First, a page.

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Plastic Ban: Has Maharashtra got its ban in the bag?

Plastic Ban: Has Maharashtra got its ban in the bag?
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After what seemed like a never-ending list of exceptions and extensions, Maharashtra’s ban on all single use plastic will finally come into effect this Saturday. Come June 23rd, if you accept a disposable plastic bag, plate, cup, straw or any other banned good from a seller, both you and the seller will be fined up to Rs.5000.

Banned items:

  • All single-use plastic bags.
  • Disposable plastic and thermocol products like straws, cutlery, plates, bowls, cups, liquid pouches, non-woven polypropylene bags and food packaging used by food stalls, restaurants and at events.
  • Decorative items made from plastic or thermocol.

Exempted items:

  • Milk pouches over 50 microns.
  • Food grade plastic bags over 50 microns.
  • Plastic packaging used for medicines, solid waste and the agricultural sector.
  • Primary packaging, which covers nearly all store-bought goods like biscuits, juice bottles and tetra-packs, grains, shampoo and detergent.

The ban has been placed on the production, distribution, sale, purchase and use of items that are believed to have been significant contributors to problems caused by non-biodegradable plastic waste in the state. In advance of the ban, the government started several drives to urge residents to segregate garbage into plastics, dry waste and organic waste.

Where can you dispose of your plastic waste?

You only have this week to get rid of all your single-use plastic products. You can dispose of the last of your half-used cling film rolls, plastic buntings and that plastic party plates and cutlery at these BMC plastic disposal bins across the city by Friday. The BMC is also organising a call service for societies that want their plastic to be collected. Call them toll-free on 1800 222 357.

The ban requires plastic manufacturers and recyclers to set up collection points and reverse vending machines for PET bottles, for plastic waste from consumers. The list of locations is likely to be released on June 23rd. Consumers will now be able to recycle milk pouches and PET bottles of all sizes under a ‘buy-back scheme’. These will now be sold with a printed ‘buy-back price’ label and incur a refundable fee of between 50 paise and Rs. 2 over their retail prices. This amount will be refunded to the consumer once they return the used bottles and pouches to the retailer, or deposit them into the newly-installed reverse vending machines.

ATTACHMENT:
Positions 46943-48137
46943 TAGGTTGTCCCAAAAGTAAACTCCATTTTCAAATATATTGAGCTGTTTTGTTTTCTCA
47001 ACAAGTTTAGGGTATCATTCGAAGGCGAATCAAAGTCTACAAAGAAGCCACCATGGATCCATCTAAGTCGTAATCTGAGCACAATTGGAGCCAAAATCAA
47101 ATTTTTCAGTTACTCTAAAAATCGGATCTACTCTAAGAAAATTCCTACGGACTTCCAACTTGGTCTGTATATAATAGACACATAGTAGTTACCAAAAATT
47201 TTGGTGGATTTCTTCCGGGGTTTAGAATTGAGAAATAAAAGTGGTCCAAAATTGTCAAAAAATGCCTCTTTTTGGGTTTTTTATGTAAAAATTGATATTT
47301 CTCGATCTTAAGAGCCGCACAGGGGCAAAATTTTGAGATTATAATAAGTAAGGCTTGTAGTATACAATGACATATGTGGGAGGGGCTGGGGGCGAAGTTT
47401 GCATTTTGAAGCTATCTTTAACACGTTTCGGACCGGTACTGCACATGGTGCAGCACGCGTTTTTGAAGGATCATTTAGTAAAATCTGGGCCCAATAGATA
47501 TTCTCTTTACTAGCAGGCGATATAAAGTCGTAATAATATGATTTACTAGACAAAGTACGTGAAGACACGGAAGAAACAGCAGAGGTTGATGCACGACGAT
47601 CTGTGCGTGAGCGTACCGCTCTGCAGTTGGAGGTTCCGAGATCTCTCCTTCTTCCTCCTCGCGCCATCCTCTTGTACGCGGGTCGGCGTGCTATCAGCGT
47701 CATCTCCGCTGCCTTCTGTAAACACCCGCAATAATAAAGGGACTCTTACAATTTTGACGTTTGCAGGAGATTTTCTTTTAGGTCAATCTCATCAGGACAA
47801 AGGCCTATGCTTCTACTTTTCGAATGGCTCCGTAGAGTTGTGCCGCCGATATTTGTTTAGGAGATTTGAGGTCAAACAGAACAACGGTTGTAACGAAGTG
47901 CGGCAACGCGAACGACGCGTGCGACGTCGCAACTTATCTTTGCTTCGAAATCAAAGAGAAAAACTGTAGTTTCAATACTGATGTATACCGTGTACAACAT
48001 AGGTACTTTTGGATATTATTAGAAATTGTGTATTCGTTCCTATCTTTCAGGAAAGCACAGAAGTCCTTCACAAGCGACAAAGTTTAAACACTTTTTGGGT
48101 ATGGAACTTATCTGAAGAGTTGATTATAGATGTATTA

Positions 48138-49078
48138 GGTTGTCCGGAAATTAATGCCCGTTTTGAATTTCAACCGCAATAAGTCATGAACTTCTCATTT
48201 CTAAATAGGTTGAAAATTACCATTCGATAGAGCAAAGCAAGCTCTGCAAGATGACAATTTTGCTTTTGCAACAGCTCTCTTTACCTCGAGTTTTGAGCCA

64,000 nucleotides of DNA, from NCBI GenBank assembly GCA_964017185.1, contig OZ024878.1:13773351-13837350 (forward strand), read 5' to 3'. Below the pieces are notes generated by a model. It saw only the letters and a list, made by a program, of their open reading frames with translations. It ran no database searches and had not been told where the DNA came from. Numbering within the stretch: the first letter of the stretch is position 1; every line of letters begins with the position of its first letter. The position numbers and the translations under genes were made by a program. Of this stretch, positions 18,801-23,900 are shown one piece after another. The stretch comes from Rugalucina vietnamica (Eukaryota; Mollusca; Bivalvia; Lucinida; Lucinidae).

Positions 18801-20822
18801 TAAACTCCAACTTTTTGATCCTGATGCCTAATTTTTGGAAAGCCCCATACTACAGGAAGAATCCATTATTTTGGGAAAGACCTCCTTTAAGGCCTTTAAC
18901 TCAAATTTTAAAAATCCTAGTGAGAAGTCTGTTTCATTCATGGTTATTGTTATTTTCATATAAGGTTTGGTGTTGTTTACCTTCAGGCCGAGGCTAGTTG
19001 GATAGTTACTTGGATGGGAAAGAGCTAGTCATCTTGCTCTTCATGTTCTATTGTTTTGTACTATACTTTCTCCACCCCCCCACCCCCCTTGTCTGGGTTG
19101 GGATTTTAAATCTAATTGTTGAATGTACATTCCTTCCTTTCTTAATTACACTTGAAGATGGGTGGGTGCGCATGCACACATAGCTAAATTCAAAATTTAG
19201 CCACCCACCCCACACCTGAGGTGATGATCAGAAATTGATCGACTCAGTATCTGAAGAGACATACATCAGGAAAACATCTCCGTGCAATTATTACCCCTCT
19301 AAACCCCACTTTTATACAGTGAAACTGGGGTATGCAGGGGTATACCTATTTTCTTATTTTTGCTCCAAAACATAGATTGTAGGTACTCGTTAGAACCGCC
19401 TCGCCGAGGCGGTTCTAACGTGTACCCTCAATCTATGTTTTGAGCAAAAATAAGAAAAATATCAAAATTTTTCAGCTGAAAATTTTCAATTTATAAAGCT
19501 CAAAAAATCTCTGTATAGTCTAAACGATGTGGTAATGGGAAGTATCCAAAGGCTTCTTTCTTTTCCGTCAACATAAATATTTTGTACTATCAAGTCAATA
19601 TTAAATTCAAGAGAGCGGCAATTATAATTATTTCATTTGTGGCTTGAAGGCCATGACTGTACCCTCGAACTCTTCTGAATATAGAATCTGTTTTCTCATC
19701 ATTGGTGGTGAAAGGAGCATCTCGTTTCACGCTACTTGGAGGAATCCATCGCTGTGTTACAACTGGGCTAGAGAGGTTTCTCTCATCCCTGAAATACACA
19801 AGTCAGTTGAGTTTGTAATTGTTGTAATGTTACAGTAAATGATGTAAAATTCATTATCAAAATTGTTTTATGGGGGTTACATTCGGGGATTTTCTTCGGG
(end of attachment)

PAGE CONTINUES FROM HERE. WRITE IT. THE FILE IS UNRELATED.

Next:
• General plastic waste should be disposed of in a separate bag in the new collection bins, or handed over to the garbage collector.
  • Milk pouches and PET bottles of all sizes now come under a ‘buy-back scheme’. These will now be sold with a printed ‘buy-back price’ label and incur a refundable fee of between 50 paise and Rs. 2 over their retail prices. This amount will be refunded to the consumer once they return the used bottles and pouches to the retailer, or deposit them into the newly-installed reverse vending machines.

While the ban lists many restrictions and exemptions, it does not provide alternatives to the contraband goods. Street vendors and vegetable sellers have already experienced a loss in business from customers who didn’t carry their own carry bags, nor agreed to buy their goods in a reusable bag at extra cost. Small food vendors in cities like the breakfast cyclewalas, nariyal pani vendors, roadside stalls and takeaways are likely to be affected more than most as they give up inexpensive plastic disposables and switch to pricier containers, cutlery and straws made from paper or leaves. For the time-being, there’s little respite in sight, and small vendors will have to adjust to this new addition to their cost of doing business.

The organised sectors in southern and suburban Mumbai, including kirana stores, groceries and small retailers, are doing slightly better, having already made the jump to biodegradable replacements.

In response to Mumbai’s enquiries about alternatives, the BMC will organise an exhibition in Worli from June 22nd-24th. It is aimed at helping citizens explore environmentally friendly alternatives to plastic as well as include discussions and on the ban’s impact. More information is available from acplanning.plastic@gmail.com.

What else can you do?

As a conscious consumer in Maharashtra who wants to go the extra mile, you can do a lot to help the ban succeed:

  • Help ease the ban’s impact on your favourite bhelwala by taking your own plate along.
  • Insist on paper or metal straws.
  • Carry your own shopping bag everywhere you go.
  • Agree to pay extra for cotton bags at your local retailer
  • Use reusable cups, bottles and straws to cut down your consumption of disposables.
  • Never buy bottled water.
  • Refuse plastic bags event if they are offered to you.

As for me, I have committed to carry my water, coffee and lunch in my own reusable container, and carry this brilliant, multi-compartment Paalaguttapalle Bag with me everywhere I go. The Paalaguttapalle community of landless, drought-struck labourers were left without any means of livelihood. That is, until the women took up tailoring of these bags and are now sustaining their families.

My aim is to reduce my plastic consumption to zero. What's yours?

Kavya Narayanan

Kavya Narayanan

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